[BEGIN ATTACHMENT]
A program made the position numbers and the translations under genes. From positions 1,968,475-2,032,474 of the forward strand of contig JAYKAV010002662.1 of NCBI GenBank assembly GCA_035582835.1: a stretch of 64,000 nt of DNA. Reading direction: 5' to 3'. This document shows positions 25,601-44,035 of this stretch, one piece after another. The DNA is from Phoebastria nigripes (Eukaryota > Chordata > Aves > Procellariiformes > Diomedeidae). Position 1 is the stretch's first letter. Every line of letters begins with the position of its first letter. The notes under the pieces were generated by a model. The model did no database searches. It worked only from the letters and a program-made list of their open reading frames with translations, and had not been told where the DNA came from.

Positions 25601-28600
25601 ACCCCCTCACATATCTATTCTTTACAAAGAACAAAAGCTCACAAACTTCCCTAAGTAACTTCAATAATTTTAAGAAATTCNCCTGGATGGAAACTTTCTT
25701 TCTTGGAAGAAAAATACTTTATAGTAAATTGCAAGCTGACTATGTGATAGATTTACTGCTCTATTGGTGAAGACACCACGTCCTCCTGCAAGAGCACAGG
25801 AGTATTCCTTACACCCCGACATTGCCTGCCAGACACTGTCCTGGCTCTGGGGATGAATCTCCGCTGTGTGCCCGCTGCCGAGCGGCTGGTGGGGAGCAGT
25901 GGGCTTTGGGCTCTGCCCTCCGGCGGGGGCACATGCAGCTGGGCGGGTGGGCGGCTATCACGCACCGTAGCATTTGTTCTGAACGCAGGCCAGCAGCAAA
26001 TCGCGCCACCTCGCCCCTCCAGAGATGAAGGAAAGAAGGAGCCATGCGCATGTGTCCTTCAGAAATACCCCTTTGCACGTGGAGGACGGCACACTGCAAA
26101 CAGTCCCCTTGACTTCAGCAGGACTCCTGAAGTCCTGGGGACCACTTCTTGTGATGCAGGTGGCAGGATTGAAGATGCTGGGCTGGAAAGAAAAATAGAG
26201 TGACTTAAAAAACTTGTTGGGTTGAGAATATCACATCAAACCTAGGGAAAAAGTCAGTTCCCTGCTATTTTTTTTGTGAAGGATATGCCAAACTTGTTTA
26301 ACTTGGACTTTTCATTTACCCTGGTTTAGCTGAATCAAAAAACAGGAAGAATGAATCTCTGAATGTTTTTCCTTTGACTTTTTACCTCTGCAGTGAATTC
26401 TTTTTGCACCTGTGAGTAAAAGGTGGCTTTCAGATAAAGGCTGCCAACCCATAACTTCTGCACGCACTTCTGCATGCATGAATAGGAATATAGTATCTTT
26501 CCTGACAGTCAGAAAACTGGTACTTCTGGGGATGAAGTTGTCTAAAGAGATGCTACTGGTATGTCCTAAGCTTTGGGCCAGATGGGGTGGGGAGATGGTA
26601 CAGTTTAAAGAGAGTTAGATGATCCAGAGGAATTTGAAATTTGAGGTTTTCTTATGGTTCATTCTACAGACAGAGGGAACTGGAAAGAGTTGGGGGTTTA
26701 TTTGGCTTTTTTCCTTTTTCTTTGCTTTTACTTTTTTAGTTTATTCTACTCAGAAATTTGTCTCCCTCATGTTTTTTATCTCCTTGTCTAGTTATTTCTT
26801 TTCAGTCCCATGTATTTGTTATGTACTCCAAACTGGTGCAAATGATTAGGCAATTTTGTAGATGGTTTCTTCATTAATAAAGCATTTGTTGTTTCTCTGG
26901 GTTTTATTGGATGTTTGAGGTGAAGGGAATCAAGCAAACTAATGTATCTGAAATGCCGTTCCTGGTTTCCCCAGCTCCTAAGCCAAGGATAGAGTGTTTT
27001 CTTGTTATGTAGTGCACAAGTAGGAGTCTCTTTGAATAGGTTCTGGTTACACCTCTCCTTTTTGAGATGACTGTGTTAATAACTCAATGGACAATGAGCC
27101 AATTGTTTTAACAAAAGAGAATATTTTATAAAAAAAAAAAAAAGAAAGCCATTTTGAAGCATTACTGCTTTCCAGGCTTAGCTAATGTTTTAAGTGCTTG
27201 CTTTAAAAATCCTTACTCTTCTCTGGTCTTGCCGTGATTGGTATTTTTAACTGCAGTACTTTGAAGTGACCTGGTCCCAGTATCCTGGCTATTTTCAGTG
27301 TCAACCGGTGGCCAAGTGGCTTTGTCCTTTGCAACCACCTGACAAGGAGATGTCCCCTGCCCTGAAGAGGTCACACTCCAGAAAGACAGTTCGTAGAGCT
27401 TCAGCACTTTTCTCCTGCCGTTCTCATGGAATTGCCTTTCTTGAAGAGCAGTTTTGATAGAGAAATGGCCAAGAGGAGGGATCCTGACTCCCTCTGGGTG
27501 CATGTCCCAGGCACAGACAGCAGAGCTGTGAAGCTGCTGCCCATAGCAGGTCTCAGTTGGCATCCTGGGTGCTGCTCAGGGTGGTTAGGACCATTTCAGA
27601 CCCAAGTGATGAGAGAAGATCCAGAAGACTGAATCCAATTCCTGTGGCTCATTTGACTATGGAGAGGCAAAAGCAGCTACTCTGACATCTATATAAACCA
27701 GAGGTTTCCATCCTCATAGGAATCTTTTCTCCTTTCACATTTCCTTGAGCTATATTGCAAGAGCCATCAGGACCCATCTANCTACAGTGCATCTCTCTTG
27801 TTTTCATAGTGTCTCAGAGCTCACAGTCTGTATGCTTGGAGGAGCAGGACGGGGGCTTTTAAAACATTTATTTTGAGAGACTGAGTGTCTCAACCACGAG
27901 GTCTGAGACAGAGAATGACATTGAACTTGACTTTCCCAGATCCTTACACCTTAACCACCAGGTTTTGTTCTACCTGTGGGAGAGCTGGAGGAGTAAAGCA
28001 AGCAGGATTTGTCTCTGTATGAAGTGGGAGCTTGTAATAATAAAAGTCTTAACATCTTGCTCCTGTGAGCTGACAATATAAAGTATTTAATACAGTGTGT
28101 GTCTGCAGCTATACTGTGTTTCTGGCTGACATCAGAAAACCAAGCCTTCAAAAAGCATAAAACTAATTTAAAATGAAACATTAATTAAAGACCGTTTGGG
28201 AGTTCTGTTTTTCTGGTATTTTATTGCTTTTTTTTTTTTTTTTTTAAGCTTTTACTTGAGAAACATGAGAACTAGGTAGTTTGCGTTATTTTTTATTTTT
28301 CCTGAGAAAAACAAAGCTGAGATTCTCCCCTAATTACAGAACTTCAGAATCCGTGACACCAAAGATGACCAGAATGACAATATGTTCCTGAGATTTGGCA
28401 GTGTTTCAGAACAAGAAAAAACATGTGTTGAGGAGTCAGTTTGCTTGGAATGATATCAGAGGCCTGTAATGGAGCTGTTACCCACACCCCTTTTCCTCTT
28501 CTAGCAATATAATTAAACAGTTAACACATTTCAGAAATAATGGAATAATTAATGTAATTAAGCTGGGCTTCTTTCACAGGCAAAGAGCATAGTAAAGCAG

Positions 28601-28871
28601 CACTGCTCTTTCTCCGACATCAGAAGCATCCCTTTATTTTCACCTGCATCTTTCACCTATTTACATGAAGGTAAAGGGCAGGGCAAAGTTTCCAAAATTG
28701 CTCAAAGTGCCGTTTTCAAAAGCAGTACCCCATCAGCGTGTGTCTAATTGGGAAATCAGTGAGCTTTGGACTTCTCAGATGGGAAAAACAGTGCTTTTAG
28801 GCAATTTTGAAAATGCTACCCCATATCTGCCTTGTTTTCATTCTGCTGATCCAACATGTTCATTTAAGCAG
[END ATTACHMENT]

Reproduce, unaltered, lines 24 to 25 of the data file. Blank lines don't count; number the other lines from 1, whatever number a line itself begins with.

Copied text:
27701 GAGGTTTCCATCCTCATAGGAATCTTTTCTCCTTTCACATTTCCTTGAGCTATATTGCAAGAGCCATCAGGACCCATCTANCTACAGTGCATCTCTCTTG
27801 TTTTCATAGTGTCTCAGAGCTCACAGTCTGTATGCTTGGAGGAGCAGGACGGGGGCTTTTAAAACATTTATTTTGAGAGACTGAGTGTCTCAACCACGAG